August 1, 2016
I recently re-read portions of Limits to Growth: The 30 Year Update by Donella Meadows, Jorgen Randers and Dennis Meadows. This second update to the original 1972 report from the Club of Rome affirms that current business-as-usual resource usage globally has our socioeconomic systems headed toward collapse shortly after the year 2050. The update reiterates the necessity of taking the impending crisis seriously and mobilizing quickly to adopt strategies such as:
While all of this serves as a strong wake-up (or stay awake) call, what most caught my attention was the concluding chapter, where the authors move from discussion of the technical fixes required to get us on the right track to a serious appeal to more adaptive approaches. Read More
March 12, 2015
“We add value to society-at-large when we dare to connect.”
This week I was in a conversation with someone who asked me what the difference is between “networking” and “network building.” I’ve been asked this before, and certainly do not purport to have the right answer, but it became an opportunity to deepen the conversation that has been evolving in my work and head about what it means to develop potential through and in networks. Here is what popped to mind as a response, actually in the form of a series of questions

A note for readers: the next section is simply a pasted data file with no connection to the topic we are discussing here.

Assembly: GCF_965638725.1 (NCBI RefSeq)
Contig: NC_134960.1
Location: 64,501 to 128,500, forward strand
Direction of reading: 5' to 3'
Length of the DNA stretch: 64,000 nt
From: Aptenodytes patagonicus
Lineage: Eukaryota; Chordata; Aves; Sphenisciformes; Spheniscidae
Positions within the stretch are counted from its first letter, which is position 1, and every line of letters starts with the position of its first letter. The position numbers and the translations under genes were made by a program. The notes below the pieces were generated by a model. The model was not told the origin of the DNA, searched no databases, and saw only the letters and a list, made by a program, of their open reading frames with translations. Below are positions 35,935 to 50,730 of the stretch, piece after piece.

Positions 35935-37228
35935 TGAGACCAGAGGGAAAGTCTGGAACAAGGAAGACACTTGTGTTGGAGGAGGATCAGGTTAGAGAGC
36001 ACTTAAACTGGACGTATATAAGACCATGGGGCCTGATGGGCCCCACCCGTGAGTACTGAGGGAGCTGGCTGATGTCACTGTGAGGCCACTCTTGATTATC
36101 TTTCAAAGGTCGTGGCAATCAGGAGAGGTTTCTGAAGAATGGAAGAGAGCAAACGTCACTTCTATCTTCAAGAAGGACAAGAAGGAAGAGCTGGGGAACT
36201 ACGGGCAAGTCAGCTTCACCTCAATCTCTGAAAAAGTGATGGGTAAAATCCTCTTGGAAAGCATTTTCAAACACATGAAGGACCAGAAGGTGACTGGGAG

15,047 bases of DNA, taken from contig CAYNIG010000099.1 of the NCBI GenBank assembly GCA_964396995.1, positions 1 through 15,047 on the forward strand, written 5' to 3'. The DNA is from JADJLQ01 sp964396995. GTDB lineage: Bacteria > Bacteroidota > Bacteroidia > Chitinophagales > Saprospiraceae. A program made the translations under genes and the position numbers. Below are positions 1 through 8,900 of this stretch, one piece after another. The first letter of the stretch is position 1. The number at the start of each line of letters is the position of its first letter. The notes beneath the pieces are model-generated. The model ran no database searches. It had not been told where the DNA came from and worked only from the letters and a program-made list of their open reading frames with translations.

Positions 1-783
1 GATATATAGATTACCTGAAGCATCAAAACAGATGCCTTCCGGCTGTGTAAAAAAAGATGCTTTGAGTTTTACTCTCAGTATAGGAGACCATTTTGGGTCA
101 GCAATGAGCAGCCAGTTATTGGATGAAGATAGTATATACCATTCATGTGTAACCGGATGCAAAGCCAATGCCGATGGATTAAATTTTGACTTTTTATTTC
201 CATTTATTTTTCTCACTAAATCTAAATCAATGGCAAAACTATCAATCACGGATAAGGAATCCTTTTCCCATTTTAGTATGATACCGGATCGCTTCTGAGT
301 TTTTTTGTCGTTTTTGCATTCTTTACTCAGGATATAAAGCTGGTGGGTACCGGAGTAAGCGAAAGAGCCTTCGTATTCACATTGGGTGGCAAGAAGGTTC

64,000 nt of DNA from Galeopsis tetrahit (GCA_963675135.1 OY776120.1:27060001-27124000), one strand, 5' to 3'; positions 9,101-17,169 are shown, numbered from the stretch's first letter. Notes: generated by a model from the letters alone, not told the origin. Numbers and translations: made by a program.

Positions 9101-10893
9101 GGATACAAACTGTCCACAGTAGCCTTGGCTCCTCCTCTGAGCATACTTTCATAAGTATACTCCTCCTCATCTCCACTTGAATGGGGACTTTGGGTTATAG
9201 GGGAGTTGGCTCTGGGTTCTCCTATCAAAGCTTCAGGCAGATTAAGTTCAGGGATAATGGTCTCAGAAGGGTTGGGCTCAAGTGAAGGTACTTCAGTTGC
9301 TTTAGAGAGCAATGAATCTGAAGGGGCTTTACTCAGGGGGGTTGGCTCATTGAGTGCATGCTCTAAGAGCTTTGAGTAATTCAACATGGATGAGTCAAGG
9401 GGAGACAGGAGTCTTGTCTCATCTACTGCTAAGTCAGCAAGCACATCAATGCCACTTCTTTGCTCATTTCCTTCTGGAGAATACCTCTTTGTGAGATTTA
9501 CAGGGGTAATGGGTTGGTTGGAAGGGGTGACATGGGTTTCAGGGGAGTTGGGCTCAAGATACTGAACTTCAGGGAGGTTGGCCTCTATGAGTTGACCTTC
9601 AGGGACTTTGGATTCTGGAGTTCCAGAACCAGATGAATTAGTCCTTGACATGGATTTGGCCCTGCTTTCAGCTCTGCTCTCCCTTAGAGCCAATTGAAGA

Are you thinking about others?
September 17, 2010
|Photo by UU-Jackson|http://www.flickr.com/photos/9240679@N04/2876693936/in/photostream|
This post comes courtesy of IISC friend Beth Tener of New Directions Collaborative. You can find the original post here.
One of the most inspiring speeches we heard at the Slow Money National Gathering was from Tom Stearns, President of High Mowing Organic Seeds. His company is based in Hardwick, a small town in northern Vermont, which was featured in The New York Times article entitled “Uniting Around Food to Save an Ailing Town”. Remarkably, over the last three years, the local area has added 150 new jobs to an existing 500 jobs, spread across many small companies, all associated with the local food economy.
One of the key ways this came about was through strong locally-based business networks. Read More